Frank and Margaret Salisbury and a neighbor seated on the steps of their first home near Maxwelton shortly after their marriage in 1911. The house later became the first home of Ran and Esther Erikson.

It was just a simple little item in the May 11, 1900 personals column of the Island County Times, but the import of the news it carried had a profound effect on the tiny town of Clinton. The item read, “H. B. Campbell, late owner of the Clinton Hotel property, left for Boston last Saturday.” Farther down in the paper, it said “Jonathan Salisbury, former hotel operator in Tacoma, took possession of the Clinton Hotel last week.”

For the next several years, Jonathan and Lucinda Salisbury and their grown sons Frank and Dallas played a prominent role in the business life of the community. The hotel was frequented by main-landers, especially the years when the Chatauqua at Maxwelton was being held. During the summers of 1909, 1910, and 1911, the Salisbury brothers—Frank and Dallas—would use a launch and barge to transport their hotel guests from Clinton to Maxwelton. It was on one of these trips that Frank met a pretty Everett school principal, Margaret Clark. The romance led to marriage. Their first home was a little house in the woods near Maxwelton. Frank operated a small shingle mill built over a creek on the property. In 1913 their son Clark was born.

Circa 1911: Frank and Margaret Salisbury in living room of little house in the woods near Maxwelton.

In 1916, Frank and Margaret and three-year- old Clark moved to Clinton to live in the white house just north of the Presbyterian church. In later years, their little honeymoon house in the Maxwelton woods was moved to a new location, remodeled somewhat, and became the home of another couple, Randolph and Esther Erikson.

Frank transferred his mill operations and his home to the Clinton waterfront. He installed a stationary cut-off saw which could cut only six-foot bolts. These were delivered with a wagon. In about 1919, Frank sold the mill to Clarence Blair and Elbert Mounger. Shortly thereafter, Mounger sold his interest in the mill to George Jones. In 1920 the mill suffered a severe fire, but it was rebuilt and modernized with a swing cut-off saw, a log slip, and an adjacent boom site. Blair and Jones continued to operate the mill until the mid-1930’s.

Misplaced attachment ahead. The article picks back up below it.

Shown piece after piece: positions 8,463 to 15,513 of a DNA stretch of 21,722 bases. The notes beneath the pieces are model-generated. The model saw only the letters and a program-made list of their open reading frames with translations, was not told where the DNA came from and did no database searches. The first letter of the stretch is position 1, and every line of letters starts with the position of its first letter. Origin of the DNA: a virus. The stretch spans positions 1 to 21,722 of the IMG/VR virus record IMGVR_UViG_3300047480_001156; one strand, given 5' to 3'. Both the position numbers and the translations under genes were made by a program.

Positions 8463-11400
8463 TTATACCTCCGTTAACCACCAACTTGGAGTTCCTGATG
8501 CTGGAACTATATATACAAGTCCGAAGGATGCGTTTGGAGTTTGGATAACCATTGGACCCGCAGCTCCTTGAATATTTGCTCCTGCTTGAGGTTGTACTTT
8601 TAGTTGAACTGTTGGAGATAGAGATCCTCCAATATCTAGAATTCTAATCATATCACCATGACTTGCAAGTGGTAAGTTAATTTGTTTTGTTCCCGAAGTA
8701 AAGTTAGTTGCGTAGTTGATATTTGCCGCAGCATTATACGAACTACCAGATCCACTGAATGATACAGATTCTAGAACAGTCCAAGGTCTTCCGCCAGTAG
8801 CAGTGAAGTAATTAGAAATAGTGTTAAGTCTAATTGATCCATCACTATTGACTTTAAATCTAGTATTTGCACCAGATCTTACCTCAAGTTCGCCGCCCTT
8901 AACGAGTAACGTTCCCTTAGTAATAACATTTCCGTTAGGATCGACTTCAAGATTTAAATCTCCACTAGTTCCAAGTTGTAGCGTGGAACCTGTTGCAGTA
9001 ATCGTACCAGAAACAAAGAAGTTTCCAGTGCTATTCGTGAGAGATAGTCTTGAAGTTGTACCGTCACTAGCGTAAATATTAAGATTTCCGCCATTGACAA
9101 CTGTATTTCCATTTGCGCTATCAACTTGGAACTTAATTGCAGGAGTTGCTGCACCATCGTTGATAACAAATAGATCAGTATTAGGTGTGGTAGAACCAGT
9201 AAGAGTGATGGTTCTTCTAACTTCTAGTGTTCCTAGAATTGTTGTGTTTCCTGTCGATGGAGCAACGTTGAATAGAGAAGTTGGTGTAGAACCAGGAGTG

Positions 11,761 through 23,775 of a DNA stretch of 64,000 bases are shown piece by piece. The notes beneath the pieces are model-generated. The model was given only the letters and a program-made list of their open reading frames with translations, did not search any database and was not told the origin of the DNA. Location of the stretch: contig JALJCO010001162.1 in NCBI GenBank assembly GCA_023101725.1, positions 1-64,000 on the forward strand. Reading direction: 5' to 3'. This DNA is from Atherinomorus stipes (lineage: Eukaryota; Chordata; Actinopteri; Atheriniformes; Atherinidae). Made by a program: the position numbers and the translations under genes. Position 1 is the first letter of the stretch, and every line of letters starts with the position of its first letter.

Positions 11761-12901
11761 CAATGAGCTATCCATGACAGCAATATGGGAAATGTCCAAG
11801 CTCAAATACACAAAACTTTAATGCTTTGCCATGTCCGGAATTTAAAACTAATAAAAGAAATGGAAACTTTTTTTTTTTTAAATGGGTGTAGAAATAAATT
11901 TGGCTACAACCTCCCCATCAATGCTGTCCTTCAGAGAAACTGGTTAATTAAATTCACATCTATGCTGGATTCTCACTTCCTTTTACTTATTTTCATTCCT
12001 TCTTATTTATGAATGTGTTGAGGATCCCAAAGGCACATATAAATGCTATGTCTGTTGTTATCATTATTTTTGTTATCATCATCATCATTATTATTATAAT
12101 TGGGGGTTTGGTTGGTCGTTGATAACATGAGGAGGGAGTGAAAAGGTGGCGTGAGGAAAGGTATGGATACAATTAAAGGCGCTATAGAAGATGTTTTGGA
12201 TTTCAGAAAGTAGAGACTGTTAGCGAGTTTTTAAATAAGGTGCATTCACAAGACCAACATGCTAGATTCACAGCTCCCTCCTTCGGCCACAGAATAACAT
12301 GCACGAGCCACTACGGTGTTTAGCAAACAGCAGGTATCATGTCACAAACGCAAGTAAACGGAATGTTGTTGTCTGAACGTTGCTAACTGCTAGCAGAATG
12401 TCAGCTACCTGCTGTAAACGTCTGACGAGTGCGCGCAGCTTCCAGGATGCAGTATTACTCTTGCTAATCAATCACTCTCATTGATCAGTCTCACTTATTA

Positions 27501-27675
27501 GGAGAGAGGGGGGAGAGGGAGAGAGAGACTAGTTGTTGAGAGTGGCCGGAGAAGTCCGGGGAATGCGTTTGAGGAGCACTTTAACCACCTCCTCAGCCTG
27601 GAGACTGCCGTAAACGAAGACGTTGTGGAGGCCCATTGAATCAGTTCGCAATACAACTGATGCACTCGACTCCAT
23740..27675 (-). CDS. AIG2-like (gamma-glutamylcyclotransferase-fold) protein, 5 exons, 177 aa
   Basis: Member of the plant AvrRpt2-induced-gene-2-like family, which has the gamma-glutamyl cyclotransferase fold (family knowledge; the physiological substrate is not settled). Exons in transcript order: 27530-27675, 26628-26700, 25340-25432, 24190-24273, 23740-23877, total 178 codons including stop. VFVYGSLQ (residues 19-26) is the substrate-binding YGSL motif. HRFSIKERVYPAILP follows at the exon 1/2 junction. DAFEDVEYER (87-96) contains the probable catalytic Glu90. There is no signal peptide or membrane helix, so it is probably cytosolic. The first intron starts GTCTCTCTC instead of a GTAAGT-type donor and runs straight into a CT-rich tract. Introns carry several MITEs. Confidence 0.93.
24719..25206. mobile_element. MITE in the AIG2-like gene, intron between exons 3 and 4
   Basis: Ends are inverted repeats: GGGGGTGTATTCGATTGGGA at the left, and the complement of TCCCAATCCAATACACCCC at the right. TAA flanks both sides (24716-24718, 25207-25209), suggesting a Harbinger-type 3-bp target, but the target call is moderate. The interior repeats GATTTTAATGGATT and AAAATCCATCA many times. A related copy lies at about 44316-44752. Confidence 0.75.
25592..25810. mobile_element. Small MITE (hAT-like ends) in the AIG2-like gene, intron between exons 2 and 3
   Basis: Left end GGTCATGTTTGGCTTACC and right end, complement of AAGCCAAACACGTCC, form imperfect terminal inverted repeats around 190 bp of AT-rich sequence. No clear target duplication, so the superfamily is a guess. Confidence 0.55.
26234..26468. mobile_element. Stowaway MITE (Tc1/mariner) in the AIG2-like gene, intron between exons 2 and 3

Logging equipment of Frank Salisbury in 1919.

The vicinity of where the Waterman Mill was located in 1985. Frank hauled the logs to the chute on Wilkinson Road, near the 1985 site of Waterman Mill dock. He had other dump sites including one on Maxwelton beach. As his business expanded, he
exchanged his White truck for a chain-drive Mack. His driver was Bill McDonald. Bob McDonald ran the steam donkey engine; Alex McDonald worked in the woods cutting trees. (The McDonald family was among the pioneers of the area and their story is told in Volume 1.) The Salisbury family came west from Pennsylvania. Jonathan Salisbury was born in 1840 and died in 1916. His widow lived with her son Frank and his wife until her death in 1926. Jonathan and Lucinda are buried in Tacoma. Frank’s brother Dallas married in 1913. He built a new house for his bride farther down the beach just north of the Salisbury Hotel. But his wife Martha preferred city life. In 1919, they left the island. The house remained the property of the Salisbury family and later was taken over by Frank’s son Clark and his wife Isabelle. Clark attended the Clinton Scenic View School until it closed in 1921. Later, he resumed his over her large house on Rucker Avenue in Everett where Clark completed high school and later attended Whitman College and University of Washington. Clark and his wife Isabelle returned in 1942 to the Salisbury family home on Brighton Beach in Clinton which they had been maintaining as a summer home.

The large house on the left is the present home of Clark and Isabelle Salisbury. It was built in 1913 by Dallas Salisbury who later left the island with his wife Martha in 1919.

They made it their permanent home until 1948 while Clark worked for the ferry system. At that time, he recalls that ferry fare for a car and driver cost only 50c, and 20c for a passenger. During an upheaval in the ferry system and its transfer from private to county management in 1949, Clark and Isabelle returned to Everett, making their home on Grand Avenue while they raised their children. Clark worked for an Everett abstract and title company until his retirement to the Brighton Beach home in about 1975. Clark has been actively involved with the South Whidbey Historical Society during the 1980’s. He served on the board of directors and also as president.